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Paul Zimmerman
pzimmerman@mrllp.com
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Rate Parity Agreements in Flux

In response to pressure from legislators in the European Union, Booking.com announced this week that it would accept amendments to its rate parity agreements with hotels located in France, Italy and Sweden. Booking.com explained in its press release that it is dropping its “price, availability and booking conditions parity provisions” with respect to other Online Travel Agencies (OTAs), but that it will continue to “require a minimum allocation, or some availability, from hotels” and will also retain its rate parity conditions with respect to hotels. The impact of this change in Booking.com’s policies has yet to be seen, but it represents a step closer to the demise of rate parity clauses.  However, it is at most a half-step, given that parity with a hotel’s own website is still required.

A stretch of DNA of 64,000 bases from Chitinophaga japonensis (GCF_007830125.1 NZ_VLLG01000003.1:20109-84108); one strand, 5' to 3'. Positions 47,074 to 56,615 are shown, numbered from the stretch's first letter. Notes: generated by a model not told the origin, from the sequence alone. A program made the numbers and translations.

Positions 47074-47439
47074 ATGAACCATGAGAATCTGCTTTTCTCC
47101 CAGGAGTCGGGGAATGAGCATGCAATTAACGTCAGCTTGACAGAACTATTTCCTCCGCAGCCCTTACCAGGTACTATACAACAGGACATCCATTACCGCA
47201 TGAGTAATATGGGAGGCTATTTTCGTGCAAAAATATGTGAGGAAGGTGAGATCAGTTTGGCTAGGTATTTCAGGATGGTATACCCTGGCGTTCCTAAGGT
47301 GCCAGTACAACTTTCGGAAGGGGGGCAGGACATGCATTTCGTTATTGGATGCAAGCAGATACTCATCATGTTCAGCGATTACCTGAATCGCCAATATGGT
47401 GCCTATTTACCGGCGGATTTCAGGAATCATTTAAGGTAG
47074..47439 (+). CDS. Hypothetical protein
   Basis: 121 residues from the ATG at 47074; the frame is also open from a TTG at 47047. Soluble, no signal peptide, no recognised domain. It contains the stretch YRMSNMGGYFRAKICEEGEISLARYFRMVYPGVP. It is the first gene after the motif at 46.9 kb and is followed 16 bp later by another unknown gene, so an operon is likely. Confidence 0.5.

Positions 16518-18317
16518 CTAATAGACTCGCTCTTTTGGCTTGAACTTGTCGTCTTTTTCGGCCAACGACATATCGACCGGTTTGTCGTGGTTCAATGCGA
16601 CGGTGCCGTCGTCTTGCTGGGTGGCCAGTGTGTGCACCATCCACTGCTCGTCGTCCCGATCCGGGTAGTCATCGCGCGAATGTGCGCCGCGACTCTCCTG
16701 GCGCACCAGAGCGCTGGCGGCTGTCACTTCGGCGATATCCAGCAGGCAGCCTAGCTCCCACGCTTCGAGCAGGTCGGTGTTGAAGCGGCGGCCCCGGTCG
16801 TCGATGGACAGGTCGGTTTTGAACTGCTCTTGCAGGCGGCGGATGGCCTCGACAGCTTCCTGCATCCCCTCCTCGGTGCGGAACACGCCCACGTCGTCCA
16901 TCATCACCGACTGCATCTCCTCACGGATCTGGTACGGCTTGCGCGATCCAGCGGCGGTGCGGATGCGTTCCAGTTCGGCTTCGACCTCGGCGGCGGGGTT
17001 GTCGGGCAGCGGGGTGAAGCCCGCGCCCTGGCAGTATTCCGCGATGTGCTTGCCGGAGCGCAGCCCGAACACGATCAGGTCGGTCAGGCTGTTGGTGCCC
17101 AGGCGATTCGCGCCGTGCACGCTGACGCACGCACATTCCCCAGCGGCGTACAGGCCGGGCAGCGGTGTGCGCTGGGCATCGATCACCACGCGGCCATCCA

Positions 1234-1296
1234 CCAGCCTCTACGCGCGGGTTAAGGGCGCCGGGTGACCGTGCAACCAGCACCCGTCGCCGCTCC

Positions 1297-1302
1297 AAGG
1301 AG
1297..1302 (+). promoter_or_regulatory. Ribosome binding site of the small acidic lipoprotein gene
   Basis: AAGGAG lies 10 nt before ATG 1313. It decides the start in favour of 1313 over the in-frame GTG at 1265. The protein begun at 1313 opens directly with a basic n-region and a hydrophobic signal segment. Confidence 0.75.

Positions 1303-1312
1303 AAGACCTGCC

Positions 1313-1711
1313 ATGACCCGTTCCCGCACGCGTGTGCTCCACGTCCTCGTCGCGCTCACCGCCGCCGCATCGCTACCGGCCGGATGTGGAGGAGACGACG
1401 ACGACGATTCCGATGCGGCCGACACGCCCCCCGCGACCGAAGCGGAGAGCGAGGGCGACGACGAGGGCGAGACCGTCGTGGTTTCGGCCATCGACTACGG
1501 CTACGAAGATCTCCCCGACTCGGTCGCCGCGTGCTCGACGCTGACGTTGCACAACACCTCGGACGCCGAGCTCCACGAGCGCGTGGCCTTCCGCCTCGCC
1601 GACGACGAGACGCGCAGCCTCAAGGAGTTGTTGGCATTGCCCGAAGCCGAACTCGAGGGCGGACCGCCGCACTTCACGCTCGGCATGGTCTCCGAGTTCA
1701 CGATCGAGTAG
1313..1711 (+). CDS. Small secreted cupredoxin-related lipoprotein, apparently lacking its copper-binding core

The change in Booking.com’s practices in Europe comes at a time when rate parity agreements in the United States are also under scrutiny. A closely-watched antitrust lawsuit against multiple hotel brands and OTAs, In re: Online Travel Company Hotel Book Antitrust Litigation, involved consumer allegations that the defendants had engaged in an industry-wide price fixing conspiracy involving rate parity in online booking. Over the plaintiffs’ objections, the case was dismissed by the U.S. District Court for the Northern District of Texas, finding that rate parity clauses were rational business strategies that did not constitute unlawful anti-competitive action. However, given the potential for tension between antitrust law and rate parity agreements, rate parity is likely to be a continued legal target in the industry, both in the United States and abroad.

This article is not offered as, and should not be relied on as, legal advice. You should consult an attorney for advice in specific situations.